common rules and procedures. One Danish youth wing has established a mentor
programme. All new members are given a mentor, who will guide them through
the first year of their membership. The guidance will be on issues such as politics,
procedures for the annual Congress and on how to become active. After one year,
the new member is ready to become a mentor themself.
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5th topic
The rights of the members
In the democratic organisation you should elaborate on the equal rights accorded to all members of the organisation. These could for instance be 1) the
right to be part of decision-making; 2) the right to maintain equality; 3) the
right to remain as a member of the youth wing; 4) the right to resign from the
youth wing; 5) the right of access to information and documents; and 6) the
right to take new initiatives.
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“Start listening,
stop talking”
The Socialist People’s Party Youth wing has had a particular challenge for
many years. Popular as it is, new members are signing up every day, but the
majority has a privileged middle or upper class background, rather than the
workers the socialists want to represent. “It’s a challenge for the whole political system,” says the head of the wing, Gry Möger Poulsen. And she is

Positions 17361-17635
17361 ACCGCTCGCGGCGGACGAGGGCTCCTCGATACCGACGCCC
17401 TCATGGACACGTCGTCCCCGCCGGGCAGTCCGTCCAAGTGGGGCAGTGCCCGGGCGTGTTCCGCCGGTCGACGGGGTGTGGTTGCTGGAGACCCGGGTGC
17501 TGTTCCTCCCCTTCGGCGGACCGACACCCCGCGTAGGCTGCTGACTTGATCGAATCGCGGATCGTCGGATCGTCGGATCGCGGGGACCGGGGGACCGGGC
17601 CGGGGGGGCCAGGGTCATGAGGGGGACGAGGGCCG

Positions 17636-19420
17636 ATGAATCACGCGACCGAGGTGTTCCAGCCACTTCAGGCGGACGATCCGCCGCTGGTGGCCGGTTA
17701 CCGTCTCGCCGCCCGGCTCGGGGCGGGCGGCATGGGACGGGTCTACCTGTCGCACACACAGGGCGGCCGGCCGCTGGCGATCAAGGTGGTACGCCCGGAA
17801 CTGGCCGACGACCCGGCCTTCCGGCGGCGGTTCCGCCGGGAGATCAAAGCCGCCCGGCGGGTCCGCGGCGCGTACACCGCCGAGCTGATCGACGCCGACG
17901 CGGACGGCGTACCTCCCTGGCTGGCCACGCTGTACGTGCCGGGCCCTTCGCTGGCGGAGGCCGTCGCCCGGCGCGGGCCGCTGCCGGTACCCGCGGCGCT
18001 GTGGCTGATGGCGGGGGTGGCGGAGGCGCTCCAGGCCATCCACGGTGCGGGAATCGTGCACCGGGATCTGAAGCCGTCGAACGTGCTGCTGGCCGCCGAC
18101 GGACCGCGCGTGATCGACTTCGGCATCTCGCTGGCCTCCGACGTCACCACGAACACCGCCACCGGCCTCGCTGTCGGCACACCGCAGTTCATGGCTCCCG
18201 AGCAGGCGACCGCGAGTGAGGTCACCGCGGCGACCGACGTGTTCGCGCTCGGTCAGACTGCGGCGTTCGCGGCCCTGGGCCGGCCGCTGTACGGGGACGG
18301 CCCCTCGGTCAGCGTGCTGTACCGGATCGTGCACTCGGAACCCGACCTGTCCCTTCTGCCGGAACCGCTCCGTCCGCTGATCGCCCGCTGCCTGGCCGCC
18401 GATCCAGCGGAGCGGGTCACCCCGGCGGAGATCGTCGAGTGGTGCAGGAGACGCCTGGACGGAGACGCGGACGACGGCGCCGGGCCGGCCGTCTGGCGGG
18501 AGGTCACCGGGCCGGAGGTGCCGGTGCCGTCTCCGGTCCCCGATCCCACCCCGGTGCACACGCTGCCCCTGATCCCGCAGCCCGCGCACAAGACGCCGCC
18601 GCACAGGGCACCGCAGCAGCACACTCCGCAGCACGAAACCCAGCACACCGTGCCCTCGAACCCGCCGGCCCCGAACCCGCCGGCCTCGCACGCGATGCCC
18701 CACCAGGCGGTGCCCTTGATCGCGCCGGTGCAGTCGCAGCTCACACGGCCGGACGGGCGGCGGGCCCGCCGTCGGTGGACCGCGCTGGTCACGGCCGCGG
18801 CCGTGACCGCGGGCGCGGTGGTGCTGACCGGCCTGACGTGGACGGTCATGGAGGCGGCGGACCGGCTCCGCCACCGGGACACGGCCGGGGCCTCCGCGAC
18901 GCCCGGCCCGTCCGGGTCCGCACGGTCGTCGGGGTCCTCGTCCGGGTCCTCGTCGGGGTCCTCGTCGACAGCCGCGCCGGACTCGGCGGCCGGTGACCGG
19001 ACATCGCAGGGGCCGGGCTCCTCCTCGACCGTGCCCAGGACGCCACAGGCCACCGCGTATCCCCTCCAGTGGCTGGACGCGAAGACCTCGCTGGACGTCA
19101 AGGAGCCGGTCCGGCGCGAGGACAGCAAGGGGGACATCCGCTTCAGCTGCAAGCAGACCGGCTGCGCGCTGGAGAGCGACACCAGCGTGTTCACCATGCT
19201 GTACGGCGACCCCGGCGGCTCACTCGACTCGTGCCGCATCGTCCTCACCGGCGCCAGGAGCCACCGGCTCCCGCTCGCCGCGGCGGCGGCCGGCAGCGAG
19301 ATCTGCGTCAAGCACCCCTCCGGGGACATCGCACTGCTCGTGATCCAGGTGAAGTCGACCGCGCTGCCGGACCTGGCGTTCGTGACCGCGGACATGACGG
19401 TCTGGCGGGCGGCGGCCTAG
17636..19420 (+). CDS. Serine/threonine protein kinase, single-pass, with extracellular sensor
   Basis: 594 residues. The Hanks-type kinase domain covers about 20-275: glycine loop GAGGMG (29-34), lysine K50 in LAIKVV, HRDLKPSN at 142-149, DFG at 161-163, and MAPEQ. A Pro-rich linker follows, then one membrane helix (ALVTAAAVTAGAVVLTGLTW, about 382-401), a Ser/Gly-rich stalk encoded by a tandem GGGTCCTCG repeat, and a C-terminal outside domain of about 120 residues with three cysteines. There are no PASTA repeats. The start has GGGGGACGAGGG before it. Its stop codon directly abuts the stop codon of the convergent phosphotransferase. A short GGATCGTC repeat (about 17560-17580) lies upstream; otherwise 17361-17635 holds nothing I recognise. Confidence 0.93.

optimistic because a new initiative is finding ways to be more inclusive.
In many ways the Socialist People’s Party Youth wing has many
things running their way. It’s the most popular youth party in
terms of members. The present government counts six socialist ministers, three of whom came almost directly from the
youth wing – and its influence on the politics of the mother
party is known to be considerable.
But as head of the youth wing running on her second term,
Gry Möger Poulsen also faces challenges: “By far more than
half of our members have what we could call an academic
background. It’s an issue for us, but it also reflects an imbalance in the political society as such,” says Gry Möger Poulsen,
referring to the fact that more than half of the present members of the Danish parliament
have got an academic background.
Trying to actually change the situation within the Socialist People’s Party Youth wing the
party launched a new strategy that has now been running for six months and shows some
optimistic results. Realizing that the attractive members with a non-academic background
would not come to the wing – the wing decided to come to them: